About Hasmik's Work

Hasmik is a Master’s Student in the Energy and Resources Group at UC Berkeley. In her research and work, Hasmik focuses on food sovereignty in Armenia and California. Her research involves recently displaced Armenians from Artsakh who now live in the Republic of Armenia. Hasmik looks at the ways that backyard gardens, small-scale farms, and foraging practices can generate food sovereignty and maintain cultural heritage following ethnic cleansing. In the California context, Hasmik’s role with University of California Agriculture and Natural Resources involves doing research and outreach with urban farmers across California to advance policies that support justice-oriented urban farming at state and national levels.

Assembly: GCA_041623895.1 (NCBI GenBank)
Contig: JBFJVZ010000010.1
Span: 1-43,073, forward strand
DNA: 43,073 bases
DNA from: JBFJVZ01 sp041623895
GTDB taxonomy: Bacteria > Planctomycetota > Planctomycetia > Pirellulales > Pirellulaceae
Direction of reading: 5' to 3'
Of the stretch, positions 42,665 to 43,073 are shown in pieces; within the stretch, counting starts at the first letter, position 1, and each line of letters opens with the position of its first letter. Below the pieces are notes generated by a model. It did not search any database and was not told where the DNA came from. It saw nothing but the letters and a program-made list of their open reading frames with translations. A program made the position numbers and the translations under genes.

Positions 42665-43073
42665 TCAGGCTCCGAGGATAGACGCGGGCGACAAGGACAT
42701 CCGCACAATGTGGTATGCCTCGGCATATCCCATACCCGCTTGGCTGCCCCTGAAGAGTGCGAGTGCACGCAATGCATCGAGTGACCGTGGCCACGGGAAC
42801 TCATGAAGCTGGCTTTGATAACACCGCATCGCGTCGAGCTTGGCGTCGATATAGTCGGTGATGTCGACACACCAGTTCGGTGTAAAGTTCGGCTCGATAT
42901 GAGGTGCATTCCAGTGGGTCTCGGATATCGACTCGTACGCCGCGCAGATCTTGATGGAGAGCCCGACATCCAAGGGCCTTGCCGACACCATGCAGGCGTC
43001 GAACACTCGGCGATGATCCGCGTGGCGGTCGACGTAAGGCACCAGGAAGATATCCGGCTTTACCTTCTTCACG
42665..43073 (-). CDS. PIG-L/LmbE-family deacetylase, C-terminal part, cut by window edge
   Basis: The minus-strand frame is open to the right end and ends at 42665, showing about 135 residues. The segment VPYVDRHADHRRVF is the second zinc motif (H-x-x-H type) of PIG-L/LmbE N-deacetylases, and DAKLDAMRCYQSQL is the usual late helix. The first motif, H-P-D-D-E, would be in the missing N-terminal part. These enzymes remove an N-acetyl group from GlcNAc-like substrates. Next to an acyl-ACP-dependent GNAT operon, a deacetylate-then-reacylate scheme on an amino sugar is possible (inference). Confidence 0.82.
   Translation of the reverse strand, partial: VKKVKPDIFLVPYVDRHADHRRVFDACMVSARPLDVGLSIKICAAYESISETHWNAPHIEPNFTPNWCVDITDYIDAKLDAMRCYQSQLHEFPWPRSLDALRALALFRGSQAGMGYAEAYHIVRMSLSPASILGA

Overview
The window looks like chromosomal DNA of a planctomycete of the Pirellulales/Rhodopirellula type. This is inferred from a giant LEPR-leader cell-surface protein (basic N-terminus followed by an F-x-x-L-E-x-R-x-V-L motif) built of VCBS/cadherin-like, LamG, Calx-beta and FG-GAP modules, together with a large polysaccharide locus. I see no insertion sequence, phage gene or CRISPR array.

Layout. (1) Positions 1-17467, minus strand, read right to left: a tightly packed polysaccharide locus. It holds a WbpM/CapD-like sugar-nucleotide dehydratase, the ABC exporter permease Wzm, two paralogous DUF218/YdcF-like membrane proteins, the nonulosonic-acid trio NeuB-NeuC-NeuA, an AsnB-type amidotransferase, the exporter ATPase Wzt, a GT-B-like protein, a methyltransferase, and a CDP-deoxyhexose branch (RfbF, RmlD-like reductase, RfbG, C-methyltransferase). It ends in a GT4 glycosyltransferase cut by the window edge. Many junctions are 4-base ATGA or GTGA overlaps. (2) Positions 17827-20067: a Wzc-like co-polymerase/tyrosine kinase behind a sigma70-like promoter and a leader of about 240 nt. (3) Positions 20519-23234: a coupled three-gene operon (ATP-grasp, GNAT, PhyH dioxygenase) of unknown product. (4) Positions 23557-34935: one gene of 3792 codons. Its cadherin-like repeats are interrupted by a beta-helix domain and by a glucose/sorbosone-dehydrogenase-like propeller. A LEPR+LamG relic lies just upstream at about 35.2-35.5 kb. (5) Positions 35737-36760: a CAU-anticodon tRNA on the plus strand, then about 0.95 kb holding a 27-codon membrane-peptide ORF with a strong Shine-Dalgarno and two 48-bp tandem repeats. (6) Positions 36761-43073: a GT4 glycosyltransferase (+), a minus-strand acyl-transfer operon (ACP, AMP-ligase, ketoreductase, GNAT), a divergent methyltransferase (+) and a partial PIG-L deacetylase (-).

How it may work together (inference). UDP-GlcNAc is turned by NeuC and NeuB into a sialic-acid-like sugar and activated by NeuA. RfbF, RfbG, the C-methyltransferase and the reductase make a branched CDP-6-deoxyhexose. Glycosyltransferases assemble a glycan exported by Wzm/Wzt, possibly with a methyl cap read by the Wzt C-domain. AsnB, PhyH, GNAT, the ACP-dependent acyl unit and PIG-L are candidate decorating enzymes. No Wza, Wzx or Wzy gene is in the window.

With a background in Women’s and Gender Studies, Hasmik draws on transnational feminist frameworks and methodologies in her research. Prior to graduate school, Hasmik worked in the domestic and sexual violence prevention and advocacy field for several years. She was also actively involved in environmental and racial justice campaigns in Syracuse, New York, advocating for policies to protect farmworker rights and a bill to protect against lead poisoning. Hasmik first lived in Armenia on a Fulbright grant after college, during which time she was involved in social justice and anti-gold mining organizing. She continues similar work now with grassroots organizations that support farmers in Armenia.

Hasmik’s experiences as a first-generation child of immigrants shape her political commitments and hopes for community-led, liberatory futures. Outside of school, Hasmik loves to write, spend time with friends, and get to know the plants and fungi of the Bay Area.